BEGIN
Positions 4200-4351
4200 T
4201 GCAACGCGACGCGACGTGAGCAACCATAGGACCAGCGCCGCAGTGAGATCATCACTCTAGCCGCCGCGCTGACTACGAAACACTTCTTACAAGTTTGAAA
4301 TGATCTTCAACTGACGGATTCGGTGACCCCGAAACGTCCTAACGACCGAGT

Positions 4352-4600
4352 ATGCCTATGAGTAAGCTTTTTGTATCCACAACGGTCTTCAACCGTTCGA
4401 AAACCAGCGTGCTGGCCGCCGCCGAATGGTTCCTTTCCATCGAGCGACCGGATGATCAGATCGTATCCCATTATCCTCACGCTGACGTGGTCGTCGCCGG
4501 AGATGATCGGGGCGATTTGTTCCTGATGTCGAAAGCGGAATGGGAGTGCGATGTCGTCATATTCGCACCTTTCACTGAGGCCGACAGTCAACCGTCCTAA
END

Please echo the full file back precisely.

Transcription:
Positions 4200-4351
4200 T
4201 GCAACGCGACGCGACGTGAGCAACCATAGGACCAGCGCCGCAGTGAGATCATCACTCTAGCCGCCGCGCTGACTACGAAACACTTCTTACAAGTTTGAAA
4301 TGATCTTCAACTGACGGATTCGGTGACCCCGAAACGTCCTAACGACCGAGT

Positions 4352-4600
4352 ATGCCTATGAGTAAGCTTTTTGTATCCACAACGGTCTTCAACCGTTCGA
4401 AAACCAGCGTGCTGGCCGCCGCCGAATGGTTCCTTTCCATCGAGCGACCGGATGATCAGATCGTATCCCATTATCCTCACGCTGACGTGGTCGTCGCCGG
4501 AGATGATCGGGGCGATTTGTTCCTGATGTCGAAAGCGGAATGGGAGTGCGATGTCGTCATATTCGCACCTTTCACTGAGGCCGACAGTCAACCGTCCTAA